In most, if not all, out-of-the-box databases, the data are typically designed for application architecture and optimized for performance. With that said, the data are rarely organized in the ideal format for reporting purposes. To better prepare the data for analytics, analysts use Dimension and Fact tables, in which many info fields materialize and are then decommissioned. While many do not recognize the term info field, info fields already exist in your organization’s dashboards and reports.
In this article, we will look at the primary functions of info fields for data analysis, key considerations before starting with info fields, and how to set up an info field using a real-world utility industry example.
An info field is a custom field or column in a database table. They are created by applying logic to aggregations and concatenations and then transformed into powerful infographic visuals using dashboards designed to display the selected data. The resulting display offers insights that can be scaled up and down in order to best fit the needs of the user. Info fields are particularly valuable for data analysts and data scientists examining enterprise data in order to solve business problems.
While the creation of info fields occurs as part of the Transformation process (the “T” in ETL), technologies such as Microsoft PowerBI provide flexibility to create additional info fields through custom buckets (also known as Group features in Microsoft PowerBI). As a result, data can be simplified for a cleaner visual, as is shown below.
As shown above, the left visualization uses the raw data field from the system’s priority level, which can create distractions by splitting data into too many categories. By applying bucket logic, we can simplify the visualization into an easily understood and valuable presentation, as is shown on the right.
Creating a bucket with info fields refers to the process of grouping related data by broad characteristics like Time (monthly, quarterly), Geography (zip codes, county), and more. For example, while average customer rating is a good performance indicator in an overall assessment, an average of the same rating scoped into 6-, 12-, or 24-month buckets can provide a broader yet powerful assessment.
Also known as a tuple, a finite historical trail shows the path of a tracked entity, such as a work order or outage restoration, culminating in the current status. Rather than manually searching through historical data to examine trends, a trail organized a finite historical data into a miniature Comma Separated Values (CSV) field. Trails can be spliced into another column for further analysis. Instead of a comma, below are three examples of “>” trails that might be used to evaluate the status of an ongoing order.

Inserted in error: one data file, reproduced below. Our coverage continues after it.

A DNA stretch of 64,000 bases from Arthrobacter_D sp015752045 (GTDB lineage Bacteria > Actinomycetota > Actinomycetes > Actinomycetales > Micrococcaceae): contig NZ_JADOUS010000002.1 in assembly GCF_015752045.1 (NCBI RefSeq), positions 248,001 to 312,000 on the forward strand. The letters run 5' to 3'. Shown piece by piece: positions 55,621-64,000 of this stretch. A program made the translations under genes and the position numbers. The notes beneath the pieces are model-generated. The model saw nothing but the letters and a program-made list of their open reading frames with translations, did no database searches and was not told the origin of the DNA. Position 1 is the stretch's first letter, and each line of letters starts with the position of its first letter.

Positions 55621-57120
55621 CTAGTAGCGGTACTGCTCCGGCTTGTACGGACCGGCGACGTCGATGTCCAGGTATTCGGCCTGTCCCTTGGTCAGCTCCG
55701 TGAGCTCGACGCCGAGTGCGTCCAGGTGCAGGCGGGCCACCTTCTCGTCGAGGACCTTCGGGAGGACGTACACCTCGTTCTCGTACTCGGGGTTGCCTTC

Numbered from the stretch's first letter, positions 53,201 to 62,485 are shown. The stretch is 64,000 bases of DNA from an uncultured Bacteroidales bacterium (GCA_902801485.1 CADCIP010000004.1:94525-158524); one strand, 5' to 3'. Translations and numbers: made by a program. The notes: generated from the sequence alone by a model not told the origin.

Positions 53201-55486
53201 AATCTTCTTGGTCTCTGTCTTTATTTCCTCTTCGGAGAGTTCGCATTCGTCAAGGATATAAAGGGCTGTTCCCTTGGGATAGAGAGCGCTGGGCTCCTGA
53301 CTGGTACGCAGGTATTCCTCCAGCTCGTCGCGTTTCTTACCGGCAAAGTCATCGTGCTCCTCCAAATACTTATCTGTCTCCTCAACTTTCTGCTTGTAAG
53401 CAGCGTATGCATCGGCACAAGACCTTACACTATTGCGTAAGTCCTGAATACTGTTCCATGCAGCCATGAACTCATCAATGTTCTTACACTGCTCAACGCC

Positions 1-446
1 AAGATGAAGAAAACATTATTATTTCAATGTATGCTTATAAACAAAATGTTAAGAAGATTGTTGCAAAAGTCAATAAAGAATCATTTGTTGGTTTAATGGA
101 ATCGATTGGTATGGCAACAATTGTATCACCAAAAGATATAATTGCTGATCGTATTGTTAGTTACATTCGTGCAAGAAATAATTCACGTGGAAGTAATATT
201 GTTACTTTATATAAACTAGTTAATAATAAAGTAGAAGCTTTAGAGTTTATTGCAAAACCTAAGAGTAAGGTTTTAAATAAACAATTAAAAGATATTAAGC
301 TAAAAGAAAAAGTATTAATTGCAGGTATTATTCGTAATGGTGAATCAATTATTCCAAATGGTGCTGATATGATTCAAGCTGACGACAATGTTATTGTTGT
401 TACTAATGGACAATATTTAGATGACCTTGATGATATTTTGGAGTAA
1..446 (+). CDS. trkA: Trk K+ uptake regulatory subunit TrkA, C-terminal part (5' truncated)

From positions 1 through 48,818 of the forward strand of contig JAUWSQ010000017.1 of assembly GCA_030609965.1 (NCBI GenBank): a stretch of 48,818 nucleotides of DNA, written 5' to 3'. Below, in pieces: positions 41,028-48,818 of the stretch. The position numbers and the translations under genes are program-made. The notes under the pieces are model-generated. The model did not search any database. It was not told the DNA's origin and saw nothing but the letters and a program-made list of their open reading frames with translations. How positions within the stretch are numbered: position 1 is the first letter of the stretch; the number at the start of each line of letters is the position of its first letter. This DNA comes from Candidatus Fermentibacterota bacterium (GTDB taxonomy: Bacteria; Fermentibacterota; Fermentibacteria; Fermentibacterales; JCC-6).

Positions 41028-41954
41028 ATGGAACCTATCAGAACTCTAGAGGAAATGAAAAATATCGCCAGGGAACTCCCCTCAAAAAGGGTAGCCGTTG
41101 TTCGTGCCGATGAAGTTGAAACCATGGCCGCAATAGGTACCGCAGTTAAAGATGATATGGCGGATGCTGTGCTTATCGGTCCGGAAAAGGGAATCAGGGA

Splicing data using info fields achieves the opposite effect of a trail. Whereas creating trails brings a sequential trove of data together, splicing data is most helpful when analysts need to isolate relevant info among the abundance given data is utilized with a common separator. When trail info fields are available or when data are accumulated with separators, splicing can provide a versatile focus in examining subarea as well as the note (floor indicator) shown below.
Indexes such as SAIDI, CAIFI, and SAIFI, which are common utility reliability metrics, are examples of applied logic info fields. These logics are designed to monitor and report the duration and frequency of different types of outages. Using info fields, analysts and regulators are able to show how metrics are related to each other with varying granularity.
It is important to start with a small scope before gradually scaling your research. In searching for areas where info fields might benefit your analysis, you will likely encounter many known quantities before landing on a subset of data that is new and interesting. Given the massive output when looking at historical data, users should start with a small-scale proof of concept to gauge the results displayed by designed info fields.
Info fields are a powerful tool when performing both routine and exploratory analysis on historical data gathered throughout an enterprise. When employed correctly, info fields give analysts and other users the valuable opportunity to tailor visualizations to meet the exact requirements needed to answer a given question.
About the Author
Steven Hor is a Technical Consultant for HEXstream. He has over 10 years of experience in BI & analytics, including reporting and dashboard development, analytical processing and querying, and prescriptive business analytics. He earned his Bachelor of Science in Information Systems from the University of Maryland - Baltimore County. In his spare time, Steven enjoys exploring new cities, cultures, and cuisines.